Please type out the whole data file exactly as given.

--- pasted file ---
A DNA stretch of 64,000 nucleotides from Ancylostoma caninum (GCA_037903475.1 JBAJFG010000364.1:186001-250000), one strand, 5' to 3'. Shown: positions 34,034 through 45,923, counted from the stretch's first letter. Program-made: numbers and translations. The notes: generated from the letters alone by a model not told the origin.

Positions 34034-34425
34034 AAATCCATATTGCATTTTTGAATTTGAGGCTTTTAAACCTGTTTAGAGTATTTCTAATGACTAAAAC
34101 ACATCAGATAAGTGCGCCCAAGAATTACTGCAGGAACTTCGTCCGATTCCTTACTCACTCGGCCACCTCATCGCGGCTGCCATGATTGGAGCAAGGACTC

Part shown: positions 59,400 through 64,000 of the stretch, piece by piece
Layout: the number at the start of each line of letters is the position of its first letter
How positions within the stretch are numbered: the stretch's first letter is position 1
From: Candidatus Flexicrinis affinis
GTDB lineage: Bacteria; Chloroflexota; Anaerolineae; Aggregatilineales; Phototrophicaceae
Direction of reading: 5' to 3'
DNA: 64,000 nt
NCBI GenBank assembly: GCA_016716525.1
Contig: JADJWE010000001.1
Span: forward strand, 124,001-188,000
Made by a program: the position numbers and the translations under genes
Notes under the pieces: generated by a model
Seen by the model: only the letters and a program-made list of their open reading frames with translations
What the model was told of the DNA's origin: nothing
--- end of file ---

A DNA stretch of 64,000 nucleotides from Ancylostoma caninum (GCA_037903475.1 JBAJFG010000364.1:186001-250000), one strand, 5' to 3'. Shown: positions 34,034 through 45,923, counted from the stretch's first letter. Program-made: numbers and translations. The notes: generated from the letters alone by a model not told the origin.

Positions 34034-34425
34034 AAATCCATATTGCATTTTTGAATTTGAGGCTTTTAAACCTGTTTAGAGTATTTCTAATGACTAAAAC
34101 ACATCAGATAAGTGCGCCCAAGAATTACTGCAGGAACTTCGTCCGATTCCTTACTCACTCGGCCACCTCATCGCGGCTGCCATGATTGGAGCAAGGACTC

Part shown: positions 59,400 through 64,000 of the stretch, piece by piece
Layout: the number at the start of each line of letters is the position of its first letter
How positions within the stretch are numbered: the stretch's first letter is position 1
From: Candidatus Flexicrinis affinis
GTDB lineage: Bacteria; Chloroflexota; Anaerolineae; Aggregatilineales; Phototrophicaceae
Direction of reading: 5' to 3'
DNA: 64,000 nt
NCBI GenBank assembly: GCA_016716525.1
Contig: JADJWE010000001.1
Span: forward strand, 124,001-188,000
Made by a program: the position numbers and the translations under genes
Notes under the pieces: generated by a model
Seen by the model: only the letters and a program-made list of their open reading frames with translations
What the model was told of the DNA's origin: nothing